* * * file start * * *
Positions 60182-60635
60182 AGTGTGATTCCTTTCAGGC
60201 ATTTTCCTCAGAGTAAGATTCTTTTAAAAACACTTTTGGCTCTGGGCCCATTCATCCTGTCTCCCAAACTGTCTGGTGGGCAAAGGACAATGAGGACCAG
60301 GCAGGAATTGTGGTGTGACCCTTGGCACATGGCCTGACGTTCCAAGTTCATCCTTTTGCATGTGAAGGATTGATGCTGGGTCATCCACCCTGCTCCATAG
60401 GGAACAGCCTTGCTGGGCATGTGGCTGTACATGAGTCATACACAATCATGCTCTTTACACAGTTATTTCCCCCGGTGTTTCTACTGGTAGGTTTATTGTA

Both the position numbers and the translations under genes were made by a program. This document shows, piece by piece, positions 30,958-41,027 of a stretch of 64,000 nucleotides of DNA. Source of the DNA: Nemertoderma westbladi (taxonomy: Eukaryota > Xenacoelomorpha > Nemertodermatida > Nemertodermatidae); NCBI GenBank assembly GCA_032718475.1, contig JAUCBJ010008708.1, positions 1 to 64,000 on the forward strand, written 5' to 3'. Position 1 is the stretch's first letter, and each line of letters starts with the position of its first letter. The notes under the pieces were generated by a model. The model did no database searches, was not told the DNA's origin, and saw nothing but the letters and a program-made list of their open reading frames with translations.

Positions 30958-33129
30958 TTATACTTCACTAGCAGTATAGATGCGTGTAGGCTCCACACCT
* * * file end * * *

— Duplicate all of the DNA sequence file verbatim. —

Positions 60182-60635
60182 AGTGTGATTCCTTTCAGGC
60201 ATTTTCCTCAGAGTAAGATTCTTTTAAAAACACTTTTGGCTCTGGGCCCATTCATCCTGTCTCCCAAACTGTCTGGTGGGCAAAGGACAATGAGGACCAG
60301 GCAGGAATTGTGGTGTGACCCTTGGCACATGGCCTGACGTTCCAAGTTCATCCTTTTGCATGTGAAGGATTGATGCTGGGTCATCCACCCTGCTCCATAG
60401 GGAACAGCCTTGCTGGGCATGTGGCTGTACATGAGTCATACACAATCATGCTCTTTACACAGTTATTTCCCCCGGTGTTTCTACTGGTAGGTTTATTGTA

Both the position numbers and the translations under genes were made by a program. This document shows, piece by piece, positions 30,958-41,027 of a stretch of 64,000 nucleotides of DNA. Source of the DNA: Nemertoderma westbladi (taxonomy: Eukaryota > Xenacoelomorpha > Nemertodermatida > Nemertodermatidae); NCBI GenBank assembly GCA_032718475.1, contig JAUCBJ010008708.1, positions 1 to 64,000 on the forward strand, written 5' to 3'. Position 1 is the stretch's first letter, and each line of letters starts with the position of its first letter. The notes under the pieces were generated by a model. The model did no database searches, was not told the DNA's origin, and saw nothing but the letters and a program-made list of their open reading frames with translations.

Positions 30958-33129
30958 TTATACTTCACTAGCAGTATAGATGCGTGTAGGCTCCACACCT